GlaxoSmithKline (LON:GSK) will resume some payments to doctors, the blue-chip drugmaker has said. Reuters notes that while the FTSE 100 group’s no-payment pledge in 2013 marked a first for the industry, other drugmakers failed to follow suit, leaving it at a competitive disadvantage.
GSK’s share price has slipped into the red in today’s session, having given up 0.77 percent to 1,518.60p as of 12:36 BST. The decline is largely in line with losses in the broader UK market, with the benchmark FTSE 100 index currently standing 0.66 percent lower at 7,369.01 points. The group’s shares have been little changed over the past year, as compared with a near two-percent drop in the Footsie.
GSK to resume some doctor payments
GSK announced in a statement this week that it was updating its policy on working with healthcare professionals to allow payments to global experts who speak about the science behind the group’s medicines. The changes also include paying ‘reasonable travel costs’ except in the US for attending a GSK-organised standalone meeting, and directly paying registration fees for healthcare professionals to attend remote congress webinars and webcasts.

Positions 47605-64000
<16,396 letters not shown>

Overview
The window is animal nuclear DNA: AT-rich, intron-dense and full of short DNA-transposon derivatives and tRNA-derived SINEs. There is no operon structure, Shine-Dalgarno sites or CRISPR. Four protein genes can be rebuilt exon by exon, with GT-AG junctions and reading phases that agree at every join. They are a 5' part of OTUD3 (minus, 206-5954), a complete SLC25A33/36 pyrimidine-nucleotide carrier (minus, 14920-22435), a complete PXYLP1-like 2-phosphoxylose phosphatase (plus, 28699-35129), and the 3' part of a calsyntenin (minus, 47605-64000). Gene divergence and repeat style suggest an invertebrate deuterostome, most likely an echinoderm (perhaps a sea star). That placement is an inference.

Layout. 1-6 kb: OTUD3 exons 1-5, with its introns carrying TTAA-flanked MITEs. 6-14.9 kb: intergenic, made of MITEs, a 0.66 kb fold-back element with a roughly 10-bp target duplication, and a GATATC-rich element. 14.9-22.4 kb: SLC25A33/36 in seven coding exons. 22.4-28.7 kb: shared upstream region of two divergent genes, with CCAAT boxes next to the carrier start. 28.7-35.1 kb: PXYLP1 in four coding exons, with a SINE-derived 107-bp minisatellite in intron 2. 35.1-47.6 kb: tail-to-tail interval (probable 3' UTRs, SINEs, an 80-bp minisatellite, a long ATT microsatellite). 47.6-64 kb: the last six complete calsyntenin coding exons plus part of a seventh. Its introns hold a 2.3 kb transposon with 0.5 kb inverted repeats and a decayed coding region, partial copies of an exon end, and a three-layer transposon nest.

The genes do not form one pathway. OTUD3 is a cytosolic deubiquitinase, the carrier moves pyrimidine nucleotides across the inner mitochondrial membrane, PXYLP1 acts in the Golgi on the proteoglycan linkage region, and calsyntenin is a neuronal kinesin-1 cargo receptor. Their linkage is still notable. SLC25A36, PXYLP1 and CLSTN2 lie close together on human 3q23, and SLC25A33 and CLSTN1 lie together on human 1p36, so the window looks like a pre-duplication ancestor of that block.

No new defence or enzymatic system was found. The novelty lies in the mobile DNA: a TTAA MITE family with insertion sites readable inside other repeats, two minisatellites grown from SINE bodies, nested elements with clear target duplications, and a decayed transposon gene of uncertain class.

The company explained that those changes referred to “a select number of innovative products in a limited number of countries and apply to restricted time periods in a product’s lifecycle”.
Under the new policy, the pharmco will also expand its reporting of payments. The news comes after AstraZeneca (LON:AZN) signalled earlier this year that it was preparing to disclose payments to doctors in all countries in which it operates.
Analysts on London-listed drugmaker
UBS reaffirmed GSK as a ‘buy’ last week, valuing the shares at 1,700p. According to MarketBeat, the blue-chip pharmco currently has a consensus ‘hold’ rating and an average price target of 1,522.35p.